Good plot. Immersing detail. Popular genre. Quick tempo. All the trappings of a worthy read…right? While these qualities in a book might draw you in, and keep you there for a spell, nothing, in my humble view, detaches the reader quicker than hollow characters. I’ve read the reviews (not on mine thankfully…yet). “Cardboard, one-dimensional, flat, undeveloped, unrealistic…” The list goes on.
Unrealistic? Now this description captures my attention the most, because it reminds me of something Stephen King said about writing good stories. I am paraphrasing at my worst, but he said something to the effect that an interesting story pits normal people against extraordinary circumstances, not extraordinary people against normal situations. Realism defined? I don’t know, but I like reading stories about characters that have to struggle to overcome an extraordinary problem. Is James Bond one of these characters? At first you’d probably say “no way!” I might agree, but I’d argue that he is an extraordinary person pitted against insanely extraordinary circumstances. It’s the same formula, just presented in a higher octane fashion, which is why it works…more so in the recent Bond films.
Ever read a book where the protagonist is an unstoppable, unbeatable hero? Mentally or physically? It’s fun for a while, but falls flat very quickly, because ultimately, there is no real drama. You know the protagonist will come out on top. It might be fun getting there, but on some level I get bored…really quickly. If the protagonist’s success is in question, or he/she takes a beating along the way…even though I still suspect, or know it’ll turn out alright, I’m pulled along.
Another aspect of a realistic protagonist is their moral stance. I think a little moral complexity is critical for a realistic character. We don’t all help old ladies cross the street…sometimes we’re in a hurry and don’t want to stand two more places back at Starbucks. Sorry. Moral complexity can vary across the spectrum, which can become confusing, so traditionally, we think of categorization in terms of good vs. evil, or some form of this. It’s a simple recipe for conflict, which usually drives a story along.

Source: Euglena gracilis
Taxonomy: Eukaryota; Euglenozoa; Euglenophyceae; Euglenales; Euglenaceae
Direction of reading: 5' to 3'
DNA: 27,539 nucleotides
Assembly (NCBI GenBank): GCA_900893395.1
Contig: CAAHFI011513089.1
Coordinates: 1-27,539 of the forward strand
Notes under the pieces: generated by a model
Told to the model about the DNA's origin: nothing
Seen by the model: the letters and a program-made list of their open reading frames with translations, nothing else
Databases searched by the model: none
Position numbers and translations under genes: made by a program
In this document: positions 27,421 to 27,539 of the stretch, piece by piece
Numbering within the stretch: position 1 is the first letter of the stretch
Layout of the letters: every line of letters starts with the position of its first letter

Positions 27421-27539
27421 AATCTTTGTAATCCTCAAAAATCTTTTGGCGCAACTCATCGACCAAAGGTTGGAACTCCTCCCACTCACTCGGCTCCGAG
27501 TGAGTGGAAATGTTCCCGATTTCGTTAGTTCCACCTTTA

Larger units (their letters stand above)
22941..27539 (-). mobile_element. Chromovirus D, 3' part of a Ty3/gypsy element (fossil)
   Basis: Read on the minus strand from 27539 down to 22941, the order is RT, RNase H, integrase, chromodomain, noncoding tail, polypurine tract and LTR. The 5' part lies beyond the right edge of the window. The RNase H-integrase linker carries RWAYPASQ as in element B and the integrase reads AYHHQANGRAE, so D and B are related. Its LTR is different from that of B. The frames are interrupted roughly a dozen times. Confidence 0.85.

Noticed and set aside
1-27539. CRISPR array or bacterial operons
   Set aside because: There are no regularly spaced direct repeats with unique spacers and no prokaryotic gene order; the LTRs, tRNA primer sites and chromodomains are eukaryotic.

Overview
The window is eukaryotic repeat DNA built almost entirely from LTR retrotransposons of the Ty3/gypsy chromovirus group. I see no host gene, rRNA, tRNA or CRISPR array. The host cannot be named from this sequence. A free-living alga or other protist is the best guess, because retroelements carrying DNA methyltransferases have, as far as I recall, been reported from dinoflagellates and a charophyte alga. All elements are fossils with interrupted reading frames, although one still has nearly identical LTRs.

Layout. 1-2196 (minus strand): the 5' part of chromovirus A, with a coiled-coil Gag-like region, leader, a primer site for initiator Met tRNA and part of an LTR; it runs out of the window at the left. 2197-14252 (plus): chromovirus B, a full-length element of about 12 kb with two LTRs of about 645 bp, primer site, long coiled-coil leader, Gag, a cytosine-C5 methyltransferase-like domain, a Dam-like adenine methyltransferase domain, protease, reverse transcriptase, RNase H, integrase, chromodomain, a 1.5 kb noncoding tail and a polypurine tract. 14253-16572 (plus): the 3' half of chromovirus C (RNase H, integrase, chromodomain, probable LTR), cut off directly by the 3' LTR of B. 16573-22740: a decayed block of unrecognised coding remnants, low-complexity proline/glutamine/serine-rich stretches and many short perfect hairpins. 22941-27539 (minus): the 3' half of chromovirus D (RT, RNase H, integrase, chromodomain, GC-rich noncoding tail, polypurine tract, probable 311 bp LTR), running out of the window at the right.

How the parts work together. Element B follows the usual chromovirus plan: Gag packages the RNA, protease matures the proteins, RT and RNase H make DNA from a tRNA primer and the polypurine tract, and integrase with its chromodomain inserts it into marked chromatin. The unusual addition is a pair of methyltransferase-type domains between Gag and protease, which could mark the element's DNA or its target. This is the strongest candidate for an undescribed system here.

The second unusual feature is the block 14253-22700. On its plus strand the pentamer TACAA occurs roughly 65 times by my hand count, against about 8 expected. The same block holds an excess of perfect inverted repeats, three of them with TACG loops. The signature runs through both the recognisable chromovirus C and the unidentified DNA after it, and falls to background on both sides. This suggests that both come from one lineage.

In my first novel, The Jakarta Pandemic, the moral ambiguity was a little hazy. The structural “good guys vs. bad guys” dichotomy was fairly simple to process, and I’ve received little feedback to suggest otherwise. However, since the book’s release, I still eagerly wait to hear from the camp of people who think that Alex Fletcher was a terrible person, and could not associate with them at all. I built a subtle stage for this into the story (maybe not so subtle), and so far, nobody has walked up onto it for a solid rant against them.
My next story won’t be so easy for most of you. Although most of you will like the protagonist from the start, and turn the last page with the same sentiment intact (mostly)…the ride may leave you with an uneasy feeling. You might find yourself not so eagerly clinking champagne glasses with this character, as you sail away into the sunset.